News and culture through the lens of Southern California.
Hosted by A Martínez
Airs Weekdays 2 to 3 pm

Writer Susan Orlean's dilemma: to burn a book or not?

Susan Orlean  in the atrium at the L.A. Central Library.
Susan Orlean in the atrium at the L.A. Central Library.
Todd Johnson/KPCC

Listen to story

Download this story 3MB

This week, the reward for information leading to the arrest and conviction in the fire at a massive downtown L.A. construction complex jumped to $170,000. 

Sadly, this was not the first time a deliberately-set fire hit the region. Back in 1986, arson hit the Central Library on Flower Street,  destroying 20 percent of the library's holdings.

But who would want to burn so many books? Who would want to burn any book for that matter? And what does it feel like when you do? 

Those are some of the questions writer Susan Orlean has been grappling with lately as she does research for her upcoming book about the fire at the Central Library, aptly titled "The Library Book."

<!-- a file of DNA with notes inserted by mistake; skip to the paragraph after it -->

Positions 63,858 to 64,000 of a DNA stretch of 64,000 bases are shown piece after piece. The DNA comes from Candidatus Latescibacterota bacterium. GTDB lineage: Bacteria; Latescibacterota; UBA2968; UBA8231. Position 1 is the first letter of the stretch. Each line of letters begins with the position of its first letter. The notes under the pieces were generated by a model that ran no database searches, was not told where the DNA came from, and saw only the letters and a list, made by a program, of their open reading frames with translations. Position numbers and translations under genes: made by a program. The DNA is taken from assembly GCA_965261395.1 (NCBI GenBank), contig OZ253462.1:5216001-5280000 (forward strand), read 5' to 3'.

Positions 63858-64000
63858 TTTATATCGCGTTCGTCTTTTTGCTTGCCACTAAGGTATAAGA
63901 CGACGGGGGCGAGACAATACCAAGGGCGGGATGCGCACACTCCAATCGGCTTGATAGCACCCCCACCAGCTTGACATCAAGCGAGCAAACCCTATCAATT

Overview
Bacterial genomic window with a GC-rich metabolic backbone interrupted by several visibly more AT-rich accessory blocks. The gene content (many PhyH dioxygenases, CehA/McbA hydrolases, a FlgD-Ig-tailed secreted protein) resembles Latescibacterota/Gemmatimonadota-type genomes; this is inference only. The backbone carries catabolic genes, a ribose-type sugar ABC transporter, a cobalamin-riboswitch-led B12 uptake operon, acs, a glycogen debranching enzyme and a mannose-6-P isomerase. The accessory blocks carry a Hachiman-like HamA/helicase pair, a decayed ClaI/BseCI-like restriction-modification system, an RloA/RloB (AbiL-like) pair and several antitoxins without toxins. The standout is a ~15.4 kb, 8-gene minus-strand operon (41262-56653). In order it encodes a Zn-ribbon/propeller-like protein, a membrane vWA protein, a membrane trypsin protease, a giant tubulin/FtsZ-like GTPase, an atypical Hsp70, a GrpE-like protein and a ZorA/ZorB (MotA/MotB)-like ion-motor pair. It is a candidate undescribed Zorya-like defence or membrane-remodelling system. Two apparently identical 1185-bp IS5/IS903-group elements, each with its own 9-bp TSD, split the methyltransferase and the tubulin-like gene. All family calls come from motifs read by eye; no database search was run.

Orlean is kind of author who goes in pretty deep with her topics (she trekked through the swamps of Florida to research her book "The Orchid Thief"), so she thought at some point she might have to burn a book herself. But it still it wasn't an easy decision to make. 

"Destroying a book...there's something emotional about it. I don't think it's only because I'm a writer. I think books feel like they have some animate quality that makes it uncomfortable to throw them out. So the idea of setting one on fire was just crazy," Orlean says.

But then the idea started to nag at her and she decided to do it. The next big decision was which book to burn.

Orlean considered burning one of her own books or a book she didn't like, but it all felt wrong. Finally, her husband offered an idea: "Farenheit 451" by Ray Bradbury.

"It was just obvious instantly that that was the book," Orlean says.

Not only did Bradbury write part of the book at the Central Library, Orlean says, but the book itself is about "the idea that burning books was a way of erasing civilization."

As the book went up in flames, Orleans says she thought, "somewhere in heaven Ray Bradbury is smiling down on this."

But she doesn't recommend others try it.

"This was strictly research. And if you have extra books that you don't want anymore, I highly recommend donating them instead of burning them."

You could even donate them to your local public library.